[IPython-dev] Pull request workflow...

Fernando Perez fperez.net@gmail....
Sun Oct 10 16:01:03 CDT 2010


Hi all,

We're starting to get into a very good grove with github-based pull
requests.  With a cleanly constructed request, I can pretty much
review it, merge it and push with about *1 minute* total worth of
tool-based overhead.  That is, the time I need now for a review is
pretty much whatever the actual code requires in terms of
reading/thinking/testing/discussing, plus a negligible amount to apply
the merge, close the ticket and push.  Emphasis on 'cleanly
constructed'.  If the review isn't cleanly constructed, the overhead
balloons to an unbounded amount.  I recently had to review some code
on the numpy datarray project where I spent *multiple hours* wading
through a complex review.  In that case I did it because the original
author had already kindly waited for too long on me, so I decided to
take the hit and not impose further work on his part, but what should
have taken at most 30 minutes burned multiple hours this week.

So from this experience, I'd like to summarize what I've learned so
far, so that we can all hit a good stride in terms of workflow, that
balances the burden on the person offering the contribution and the
time it takes to accept it.  My impression is that if you want to
propose a pull request that will go down very easily and will be
merged with minimal pain on all sides, you want to:

- keep the work on your branch completely confined to one specific
topic, bugfix or feature implementation.  Git branches are cheap and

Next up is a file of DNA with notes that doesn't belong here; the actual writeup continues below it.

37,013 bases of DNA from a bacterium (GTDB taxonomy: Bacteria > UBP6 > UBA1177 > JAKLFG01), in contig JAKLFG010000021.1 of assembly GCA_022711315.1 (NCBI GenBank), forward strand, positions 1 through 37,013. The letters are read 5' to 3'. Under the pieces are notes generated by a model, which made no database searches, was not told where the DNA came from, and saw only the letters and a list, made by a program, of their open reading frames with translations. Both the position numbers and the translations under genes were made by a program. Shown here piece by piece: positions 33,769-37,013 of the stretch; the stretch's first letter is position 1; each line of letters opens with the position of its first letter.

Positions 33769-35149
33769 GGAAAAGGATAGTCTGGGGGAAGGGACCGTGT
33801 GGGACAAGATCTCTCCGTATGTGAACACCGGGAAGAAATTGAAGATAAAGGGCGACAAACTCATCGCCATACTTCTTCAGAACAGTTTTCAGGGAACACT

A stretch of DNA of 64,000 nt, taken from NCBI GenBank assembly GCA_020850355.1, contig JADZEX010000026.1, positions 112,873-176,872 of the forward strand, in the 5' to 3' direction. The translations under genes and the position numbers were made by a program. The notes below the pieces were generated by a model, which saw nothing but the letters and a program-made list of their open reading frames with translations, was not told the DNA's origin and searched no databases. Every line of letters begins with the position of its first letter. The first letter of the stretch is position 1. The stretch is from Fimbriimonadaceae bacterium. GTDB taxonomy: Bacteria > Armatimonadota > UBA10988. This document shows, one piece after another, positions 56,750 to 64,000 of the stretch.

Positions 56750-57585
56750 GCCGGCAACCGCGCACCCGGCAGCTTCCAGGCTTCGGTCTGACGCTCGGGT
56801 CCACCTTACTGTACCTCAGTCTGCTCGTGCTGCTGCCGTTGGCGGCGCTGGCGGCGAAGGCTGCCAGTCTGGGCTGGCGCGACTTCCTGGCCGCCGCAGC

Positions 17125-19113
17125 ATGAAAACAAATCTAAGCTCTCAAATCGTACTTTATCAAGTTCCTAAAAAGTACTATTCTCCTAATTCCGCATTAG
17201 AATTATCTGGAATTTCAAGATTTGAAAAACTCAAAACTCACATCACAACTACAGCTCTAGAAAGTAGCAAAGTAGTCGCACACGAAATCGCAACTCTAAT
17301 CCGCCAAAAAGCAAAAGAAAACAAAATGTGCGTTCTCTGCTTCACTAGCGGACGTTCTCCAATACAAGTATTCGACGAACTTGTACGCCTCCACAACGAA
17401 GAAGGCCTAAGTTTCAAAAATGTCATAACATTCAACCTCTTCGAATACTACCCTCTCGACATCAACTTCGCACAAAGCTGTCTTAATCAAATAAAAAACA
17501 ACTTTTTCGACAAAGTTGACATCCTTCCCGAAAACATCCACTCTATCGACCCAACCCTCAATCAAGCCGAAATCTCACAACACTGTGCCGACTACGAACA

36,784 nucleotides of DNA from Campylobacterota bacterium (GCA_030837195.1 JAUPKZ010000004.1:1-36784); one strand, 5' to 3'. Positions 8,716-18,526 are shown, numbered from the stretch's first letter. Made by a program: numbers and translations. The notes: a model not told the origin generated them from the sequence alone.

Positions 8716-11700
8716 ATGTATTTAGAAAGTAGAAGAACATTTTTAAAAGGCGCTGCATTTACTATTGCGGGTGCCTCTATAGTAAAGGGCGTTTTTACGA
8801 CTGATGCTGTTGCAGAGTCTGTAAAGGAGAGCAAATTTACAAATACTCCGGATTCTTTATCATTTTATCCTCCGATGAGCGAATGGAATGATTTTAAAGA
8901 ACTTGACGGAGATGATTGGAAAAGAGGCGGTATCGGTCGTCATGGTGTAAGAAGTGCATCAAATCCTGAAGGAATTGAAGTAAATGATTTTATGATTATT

easy to make, do *not* mix in one branch more than one topic.  If you
do, you force the reviewer to disentangle unrelated functionality
scattered across multiple commits.  This doesn't mean that a branch
can't touch multiple files or have many commits, simply that all the
work in a branch should be related to one specific 'task', be it
refactoring, cleanup, bugfix, feature implementation, whatever.  But:
'one task, one branch'.

- name your branches sensibly: the merge commit message will have the
name of the branch by default.  It's better to read 'merge branch
john-print-support' or 'merge branch john-fix-gh-123' than 'merge
branch john-master'.

- *Never* merge back from trunk into your feature branch.  When you
merge from trunk (sometimes repeatedly), it makes the history graph
extremely, and unnecessarily, complicated.  For example for this pull
request (and I'm *not* picking on Thomas, he did a great job, this is
just part of the learning process for everybody):

http://github.com/ipython/ipython/pull/159

his repeated merge commits simply created a lot of unnecessary noise
and complexity in the graph.  I was able to rebase his branch on top
of trunk and then merge it with a clean graph, but that step would
have been saved by Thomas not merging from trunk in the first place.

Obviously you want to make sure that your work will merge into trunk
cleanly before submitting it, but you can test that in your local repo
by simply merging your work into your personal master (or any
throw-away that tracks trunk) and testing.  But don't publish in your
request your merges *from* trunk.  Since your branch is meant to go
back *into* trunk, doing that will just create a criss-cross mess.

If you absolutely need to merge something from trunk (because it has
fixes you need for your own work), then rebase on top of trunk before
making your pull request, so that your branch applies cleanly on top
of trunk as a self-contained unit without criss-crossing.

For reviewers:

- edit the merge message before you push, by adding a short
explanation of what the branch did, along with a final 'Closes
gh-XXX.' string, so the pull request is auto-closed and the ticket and
closing commit get automatically linked.


Feedback on these notes is welcome, and even more welcome will be when
someone updates our dev documents with a clean pull request that
include our collective wisdom, guiding by example :)

Cheers,

f


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